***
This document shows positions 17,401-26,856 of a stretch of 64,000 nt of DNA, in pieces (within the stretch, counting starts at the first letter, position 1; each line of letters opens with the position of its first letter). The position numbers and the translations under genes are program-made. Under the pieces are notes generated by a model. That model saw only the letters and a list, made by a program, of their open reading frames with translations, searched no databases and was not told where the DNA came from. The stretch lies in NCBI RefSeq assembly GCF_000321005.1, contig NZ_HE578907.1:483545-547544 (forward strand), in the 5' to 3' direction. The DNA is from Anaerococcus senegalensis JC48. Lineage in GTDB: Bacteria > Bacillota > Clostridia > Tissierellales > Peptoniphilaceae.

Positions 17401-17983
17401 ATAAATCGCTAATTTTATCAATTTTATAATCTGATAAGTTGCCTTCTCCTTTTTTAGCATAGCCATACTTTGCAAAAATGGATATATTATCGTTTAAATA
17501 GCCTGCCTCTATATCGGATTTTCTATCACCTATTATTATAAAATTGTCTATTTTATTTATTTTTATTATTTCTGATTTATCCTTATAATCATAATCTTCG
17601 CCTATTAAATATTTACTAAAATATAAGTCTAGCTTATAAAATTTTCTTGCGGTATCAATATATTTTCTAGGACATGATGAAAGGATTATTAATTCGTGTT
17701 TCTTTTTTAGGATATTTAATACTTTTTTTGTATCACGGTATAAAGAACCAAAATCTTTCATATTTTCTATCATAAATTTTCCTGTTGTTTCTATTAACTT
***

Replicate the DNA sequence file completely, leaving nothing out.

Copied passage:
This document shows positions 17,401-26,856 of a stretch of 64,000 nt of DNA, in pieces (within the stretch, counting starts at the first letter, position 1; each line of letters opens with the position of its first letter). The position numbers and the translations under genes are program-made. Under the pieces are notes generated by a model. That model saw only the letters and a list, made by a program, of their open reading frames with translations, searched no databases and was not told where the DNA came from. The stretch lies in NCBI RefSeq assembly GCF_000321005.1, contig NZ_HE578907.1:483545-547544 (forward strand), in the 5' to 3' direction. The DNA is from Anaerococcus senegalensis JC48. Lineage in GTDB: Bacteria > Bacillota > Clostridia > Tissierellales > Peptoniphilaceae.

Positions 17401-17983
17401 ATAAATCGCTAATTTTATCAATTTTATAATCTGATAAGTTGCCTTCTCCTTTTTTAGCATAGCCATACTTTGCAAAAATGGATATATTATCGTTTAAATA
17501 GCCTGCCTCTATATCGGATTTTCTATCACCTATTATTATAAAATTGTCTATTTTATTTATTTTTATTATTTCTGATTTATCCTTATAATCATAATCTTCG
17601 CCTATTAAATATTTACTAAAATATAAGTCTAGCTTATAAAATTTTCTTGCGGTATCAATATATTTTCTAGGACATGATGAAAGGATTATTAATTCGTGTT
17701 TCTTTTTTAGGATATTTAATACTTTTTTTGTATCACGGTATAAAGAACCAAAATCTTTCATATTTTCTATCATAAATTTTCCTGTTGTTTCTATTAACTT